How Premium Custom Countertops Are Made
Ever wonder how a dull looking rock mass like granite or quartz turns beautiful when made into custom countertops? “Even after six years of installing custom marble countertops, I still wonder if it’s real!” says Jonathan, the proud owner of your marble countertop. A perfectly finished countertop can easily transform the look of your home into modern or rustic. In this article we will have a perspective on the manufacture of custom countertops.
The attractive features you see on countertop surfaces represent the inherent nature of natural stones. Polishing or honing simply smoothes the surface and makes its characteristics visible. The reason for this effect is “quartz”, the transparent mineral whose surface scatters light when uneven and lets it in when polished, thus revealing opaque minerals and their colors.
Initial manufacturing process: cutting blocks into slabs
The rocks extracted from the ground are divided into blocks and transported to the manufacturing centers. There, the blocks are cut into slabs with a block saw. Industrial grade diamonds studded on metal wire saws are also used to cut rocks into blocks.
Slabs on countertops and tiles.
According to customer requirements, the slabs are molded into countertops or sinks with a bridge saw and given a finishing touch by polishing.
Automated manufacturing machines
Recently, it has been discovered that many companies use routers and CNC machineries to support the manufacturing process. In these processes, the robots handle everything from block movements, slab cutting, to countertops and finished natural stone surfaces needed for the home and office.
A water cooling system helps prevent heating of the stone during the cutting and polishing process. Edges to customer specifications complete the manufacturing process.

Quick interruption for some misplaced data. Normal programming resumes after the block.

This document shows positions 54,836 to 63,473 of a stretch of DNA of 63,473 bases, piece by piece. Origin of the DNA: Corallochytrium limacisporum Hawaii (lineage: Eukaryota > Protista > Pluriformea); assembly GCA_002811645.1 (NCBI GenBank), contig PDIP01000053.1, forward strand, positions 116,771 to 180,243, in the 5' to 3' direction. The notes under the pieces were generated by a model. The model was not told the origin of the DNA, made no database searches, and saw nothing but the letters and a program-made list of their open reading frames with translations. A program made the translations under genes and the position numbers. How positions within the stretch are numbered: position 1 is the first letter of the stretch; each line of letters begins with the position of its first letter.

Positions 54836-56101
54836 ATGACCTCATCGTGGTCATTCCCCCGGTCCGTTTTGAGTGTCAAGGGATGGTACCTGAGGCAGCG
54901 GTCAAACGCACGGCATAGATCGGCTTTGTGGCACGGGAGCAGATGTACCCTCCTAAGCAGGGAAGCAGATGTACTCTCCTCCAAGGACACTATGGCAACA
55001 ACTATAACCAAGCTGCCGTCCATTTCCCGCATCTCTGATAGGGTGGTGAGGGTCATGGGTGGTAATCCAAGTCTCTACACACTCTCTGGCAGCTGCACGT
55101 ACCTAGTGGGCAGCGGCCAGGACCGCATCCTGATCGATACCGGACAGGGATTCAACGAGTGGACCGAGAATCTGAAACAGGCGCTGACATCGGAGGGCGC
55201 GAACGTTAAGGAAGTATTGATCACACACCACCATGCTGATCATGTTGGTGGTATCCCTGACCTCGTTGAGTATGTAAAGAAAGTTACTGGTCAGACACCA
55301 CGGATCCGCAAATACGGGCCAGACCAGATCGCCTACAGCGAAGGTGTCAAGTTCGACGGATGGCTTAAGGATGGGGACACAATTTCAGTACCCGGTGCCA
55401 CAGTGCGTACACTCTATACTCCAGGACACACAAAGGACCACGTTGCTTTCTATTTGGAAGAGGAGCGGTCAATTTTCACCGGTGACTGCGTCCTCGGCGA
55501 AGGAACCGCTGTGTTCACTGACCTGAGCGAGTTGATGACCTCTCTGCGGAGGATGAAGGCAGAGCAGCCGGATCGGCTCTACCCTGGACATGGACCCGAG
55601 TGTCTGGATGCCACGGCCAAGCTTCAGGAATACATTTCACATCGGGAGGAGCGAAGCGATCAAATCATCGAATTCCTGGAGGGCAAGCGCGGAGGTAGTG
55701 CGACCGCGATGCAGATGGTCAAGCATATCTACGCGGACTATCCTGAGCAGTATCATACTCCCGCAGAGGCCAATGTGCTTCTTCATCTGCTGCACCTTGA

Following are stone making tips for best results:
• Avoid vibrations and prevent damage to the slab during the cutting process by holding it close to the cutting line
• Since the slab already comes with the proper polish and finish, redoing it may damage the surface.
• Cut long slabs lengthwise first, then widthwise, not the other way around
• When cutting thick or warped slabs, cut half their thickness from opposite sides
• Follow a standard of 1.5mm radius for outside corners and 6mm for inside corners
• L-shaped countertops do not need rounding
• Avoid seams or cut edges near corners, as they are vulnerable
• Use enough water to avoid dust and heat when cutting or polishing tiles.
Solid Surface Fabrication
In contrast to all of these manufacturing methods, quartz and solid surfaces have different manufacturing processes that involve mixing marble, limestone or sandstone dust with resin and acrylic. These days, finding a natural quartzite countertop is difficult, as most of the varieties available are man-made.
Fabrication of granite countertops or any other natural surface and floor surfaces is an art. Even a little carelessness can damage the product. Careful planning, labor, and attention to manufacturing basics prevent damage to your custom countertops.